Machine Learning tagged news

NXP delivers a wide range of processing solutions on which machine-learning (ML) applications can run. Developers will need the associated software and tools to make them work and this is where eIQ framework and development tools come into play. The eIQ framework is designed to work with hardware abstraction layers like OpenCL, OpenVX, and the Arm Compute Library, as well as inference engines like the Arm NN (neural net), Android NN, GLOW, and OpenCV.

Khronos member Peter McGuinness has written an overview about NNEF over on the GFXSpeak blog. The new standard was released in provisional form in December of 2017 and, after a period of consultation with industry, is now ratified in its final form and available for immediate use. As well as the standard itself, Khronos is simultaneously releasing a suite of open source tools to allow developers to immediately begin using the format with the three most popular training frameworks: Tensorflow and Caffe/Caffe2. All of these tools are available on GitHub in the Khronos repo. Learn more about NNEF.

The Khronos Group NNEF Working Group Chair Peter McGuinness discusses fragmentation in the Machine Learning field. Machine learning capabilities are being added to everything from social media platforms, IoT devices and cameras to robots and cars. The pace of innovation is leading to fragmentation, and one potential consequence of that fragmentation is a risk of stalling. A universal transfer standard for neural networks will cut down time wasted on transfer and translation and provide a comprehensive, extensible and well-supported solution that all parts of the ecosystem can depend on. The Neural Network Exchange Format is one of two standards currently being developed to satisfy this need. Learn more about NNEF and how it aims to solve this issue.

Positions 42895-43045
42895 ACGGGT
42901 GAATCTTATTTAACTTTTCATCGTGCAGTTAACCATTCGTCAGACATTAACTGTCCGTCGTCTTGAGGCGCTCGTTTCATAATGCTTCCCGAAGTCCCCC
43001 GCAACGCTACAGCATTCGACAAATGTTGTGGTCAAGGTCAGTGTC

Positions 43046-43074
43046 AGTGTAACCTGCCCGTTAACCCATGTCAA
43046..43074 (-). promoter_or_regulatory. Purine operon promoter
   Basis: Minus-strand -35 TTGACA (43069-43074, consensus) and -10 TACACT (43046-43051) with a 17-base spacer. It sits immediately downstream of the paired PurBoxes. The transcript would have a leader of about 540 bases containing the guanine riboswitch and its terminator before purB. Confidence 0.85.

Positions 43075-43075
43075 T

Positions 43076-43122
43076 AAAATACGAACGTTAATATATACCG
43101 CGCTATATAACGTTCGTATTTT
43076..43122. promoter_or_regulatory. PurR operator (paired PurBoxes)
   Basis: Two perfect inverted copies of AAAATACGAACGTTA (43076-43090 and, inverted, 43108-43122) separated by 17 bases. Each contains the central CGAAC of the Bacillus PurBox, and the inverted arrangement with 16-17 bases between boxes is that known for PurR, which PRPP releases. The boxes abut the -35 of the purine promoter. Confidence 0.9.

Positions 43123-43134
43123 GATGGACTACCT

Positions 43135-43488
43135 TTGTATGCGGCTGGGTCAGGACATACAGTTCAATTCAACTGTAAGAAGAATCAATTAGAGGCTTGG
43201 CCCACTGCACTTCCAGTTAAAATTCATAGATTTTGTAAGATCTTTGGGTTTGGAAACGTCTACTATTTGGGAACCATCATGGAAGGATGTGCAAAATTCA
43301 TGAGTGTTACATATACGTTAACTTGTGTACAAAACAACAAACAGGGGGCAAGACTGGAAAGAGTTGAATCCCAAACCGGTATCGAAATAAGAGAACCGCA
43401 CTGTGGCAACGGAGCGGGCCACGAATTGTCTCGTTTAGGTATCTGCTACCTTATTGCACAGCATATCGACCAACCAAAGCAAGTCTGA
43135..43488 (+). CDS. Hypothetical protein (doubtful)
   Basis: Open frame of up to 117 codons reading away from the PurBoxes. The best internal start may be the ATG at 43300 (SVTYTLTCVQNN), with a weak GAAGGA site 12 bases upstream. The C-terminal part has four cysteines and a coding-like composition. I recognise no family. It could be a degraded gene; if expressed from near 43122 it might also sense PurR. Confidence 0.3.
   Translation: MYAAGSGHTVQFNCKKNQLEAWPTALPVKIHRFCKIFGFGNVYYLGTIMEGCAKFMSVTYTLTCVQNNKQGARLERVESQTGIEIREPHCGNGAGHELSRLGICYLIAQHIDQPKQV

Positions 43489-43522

The Khronos™ Group is working with Au-Zone Technologies to enable NNEF™ (Neural Network Exchange Format) files to be easily used with leading machine learning training frameworks. NNEF enables the optimized ingestion of trained neural networks into hardware inference engines on a diverse range of devices and platforms. Au-Zone is working with the Khronos NNEF Working Group to implement two purpose-built bidirectional converters, between TensorFlow and NNEF and also Caffe2 and NNEF. Both converters are expected to be released as open source projects to the development community in Q3 2018 under the Apache 2.0 license.

Codeplay has a very good write-up today on machine alternatives that don't use Neural Networks. The included code, SYCL-ML was developed as a proof of concept to show what a machine learning application using heterogeneous computing can look like and has been published as an open source project. The project was developed using SYCL and ComputeCpp, which is an implementation of SYCL developed by Codeplay.

Neil Trevett, Khronos Group President and Radhakrishna Giduthuri, Software Architecture and Compute Performance Acceleration at AMD, spoke at two Khronos related events this past week. Neils presented was an update on the Khronos Standards for Vision and Machine Learning which covered Khronos Standards OpenVX, NNEF, OpenCL, SYCL and Vulkan. Radhakrishna presented Standards for Neural Networks Acceleration and Deployment covered Khronos Standards OpenVX and NNEF. The slides from both presentations are now online.

There’s now a JavaScript library for executing neural networks inside a webpage, using the hardware-accelerated graphics API available in modern web browsers. Developed by a team of MIT graduate students, TensorFire can run TensorFlow-style machine learning models on any GPU. TensorFire works using the WebGL standard, a cross-platform system for rendering GPU-accelerated graphics in browsers. WebGL supports GLSL, a C-like language used to write shaders, which are short programs used to transform data directly on the GPU.